Of course we have a lot of work to do before september. We will have to plan some trips/excursions over california, book some rooms on a (hope so) nice place to stay and such things but, hey, the hardest work is done!
P.S.: mmm don't know if someone from the bay area will read this, but.. any recommendation about the accomodation/hotel?
upgrading django applications to recent revisions
yes, I should have written something by myself...
With the release of django 1.0 taking place in less than one month, there've been a lot of movement in django's svn repositories. Both alpha and alpha 2 versions were released last weeks and, as we could read in empty thoughts (the weblog from Michael Trier), there has been some new improvements/changes that will result in our webapps/websites crashing.
Of course, as everything else in django, the changes are well documented, and there is even a BackwardsIncompatibleChanges page in the project wiki, where you can get more information about the changes and how to solve the posible problems derivated from them.
I've suffered such incompatible changes myself during the first codigo23 sprint last week. Nothing really difficult to solve (mostly the move from admin to newforms-admin). Even some hours ago, I've found that our code have problems with the latest alpha 2 release (things related to the FileStorage refactoring).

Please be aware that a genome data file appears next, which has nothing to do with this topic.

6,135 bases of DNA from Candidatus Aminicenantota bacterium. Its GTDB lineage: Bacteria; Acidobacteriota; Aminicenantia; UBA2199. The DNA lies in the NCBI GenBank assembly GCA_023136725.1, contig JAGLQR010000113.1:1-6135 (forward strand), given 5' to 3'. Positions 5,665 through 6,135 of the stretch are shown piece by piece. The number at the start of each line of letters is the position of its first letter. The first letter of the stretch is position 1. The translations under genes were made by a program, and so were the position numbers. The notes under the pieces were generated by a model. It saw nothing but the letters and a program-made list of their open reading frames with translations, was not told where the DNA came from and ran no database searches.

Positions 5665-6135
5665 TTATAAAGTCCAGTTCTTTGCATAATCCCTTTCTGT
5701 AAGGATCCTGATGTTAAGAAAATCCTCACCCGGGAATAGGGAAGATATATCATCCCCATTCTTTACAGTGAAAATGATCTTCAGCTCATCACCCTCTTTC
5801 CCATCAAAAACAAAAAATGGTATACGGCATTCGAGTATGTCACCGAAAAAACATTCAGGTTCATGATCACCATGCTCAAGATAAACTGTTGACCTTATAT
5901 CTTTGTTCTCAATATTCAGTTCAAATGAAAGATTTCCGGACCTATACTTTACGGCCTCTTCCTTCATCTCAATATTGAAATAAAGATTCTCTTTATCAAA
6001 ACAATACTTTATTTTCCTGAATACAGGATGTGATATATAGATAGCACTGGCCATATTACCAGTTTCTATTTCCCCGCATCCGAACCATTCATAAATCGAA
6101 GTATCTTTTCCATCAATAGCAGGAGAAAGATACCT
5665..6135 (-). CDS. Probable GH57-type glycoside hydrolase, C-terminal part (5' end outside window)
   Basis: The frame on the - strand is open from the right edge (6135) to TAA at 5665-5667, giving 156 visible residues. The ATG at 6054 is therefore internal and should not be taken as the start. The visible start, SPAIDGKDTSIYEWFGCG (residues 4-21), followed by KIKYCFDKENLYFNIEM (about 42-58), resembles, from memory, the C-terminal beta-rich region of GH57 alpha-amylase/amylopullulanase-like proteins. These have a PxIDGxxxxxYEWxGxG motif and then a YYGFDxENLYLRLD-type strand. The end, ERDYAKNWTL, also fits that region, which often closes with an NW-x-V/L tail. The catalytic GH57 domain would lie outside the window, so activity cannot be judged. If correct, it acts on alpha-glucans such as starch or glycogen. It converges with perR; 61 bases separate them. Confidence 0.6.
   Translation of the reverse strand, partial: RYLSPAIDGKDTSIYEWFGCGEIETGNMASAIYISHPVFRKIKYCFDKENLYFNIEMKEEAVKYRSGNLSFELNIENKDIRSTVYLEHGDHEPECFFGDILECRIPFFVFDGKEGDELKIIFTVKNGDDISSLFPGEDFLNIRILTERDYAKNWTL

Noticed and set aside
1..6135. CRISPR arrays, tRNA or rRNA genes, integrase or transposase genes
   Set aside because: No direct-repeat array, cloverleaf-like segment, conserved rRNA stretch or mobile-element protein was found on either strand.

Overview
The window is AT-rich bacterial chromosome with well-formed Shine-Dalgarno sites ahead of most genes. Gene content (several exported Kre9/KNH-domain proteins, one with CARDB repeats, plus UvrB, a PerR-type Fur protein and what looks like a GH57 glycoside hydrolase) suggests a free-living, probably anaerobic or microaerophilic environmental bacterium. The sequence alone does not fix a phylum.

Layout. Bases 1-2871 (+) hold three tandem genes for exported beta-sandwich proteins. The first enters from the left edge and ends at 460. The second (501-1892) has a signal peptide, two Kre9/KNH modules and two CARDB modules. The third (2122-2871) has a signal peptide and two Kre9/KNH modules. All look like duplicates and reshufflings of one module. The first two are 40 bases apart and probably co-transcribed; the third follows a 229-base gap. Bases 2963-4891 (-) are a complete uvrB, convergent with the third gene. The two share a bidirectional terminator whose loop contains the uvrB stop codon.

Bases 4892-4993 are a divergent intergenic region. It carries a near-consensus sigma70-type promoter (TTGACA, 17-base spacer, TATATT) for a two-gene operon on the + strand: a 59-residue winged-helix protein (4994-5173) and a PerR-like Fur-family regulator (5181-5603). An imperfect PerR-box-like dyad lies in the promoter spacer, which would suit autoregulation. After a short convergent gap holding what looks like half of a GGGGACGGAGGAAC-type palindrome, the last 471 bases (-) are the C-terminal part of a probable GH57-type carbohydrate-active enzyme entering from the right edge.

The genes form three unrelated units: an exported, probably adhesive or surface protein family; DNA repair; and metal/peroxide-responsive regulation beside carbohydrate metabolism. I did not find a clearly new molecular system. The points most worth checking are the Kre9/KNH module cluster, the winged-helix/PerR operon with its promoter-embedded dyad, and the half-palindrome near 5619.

If you are planning to upgrade your django-based webapps/websites to the latest revision, perhaps you will find useful a post from Ross Poulton in his blog. With "How I Moved My Commercial Projects to Newforms-Admin", Ross explains how he upgraded some well-known sites like djangosites.com in an easy way.
Codigo23 & django t-shirts
or how to dress you up with style!
One week for the djangocon to take place and my TODO list almost empty (almost decided the car rental service and everything is prepared to be packed up tomorrow). On Monday I'll take a flight to Barcelona and on Tuesday a flight to San Francisco (with a short stop at Philadelphia).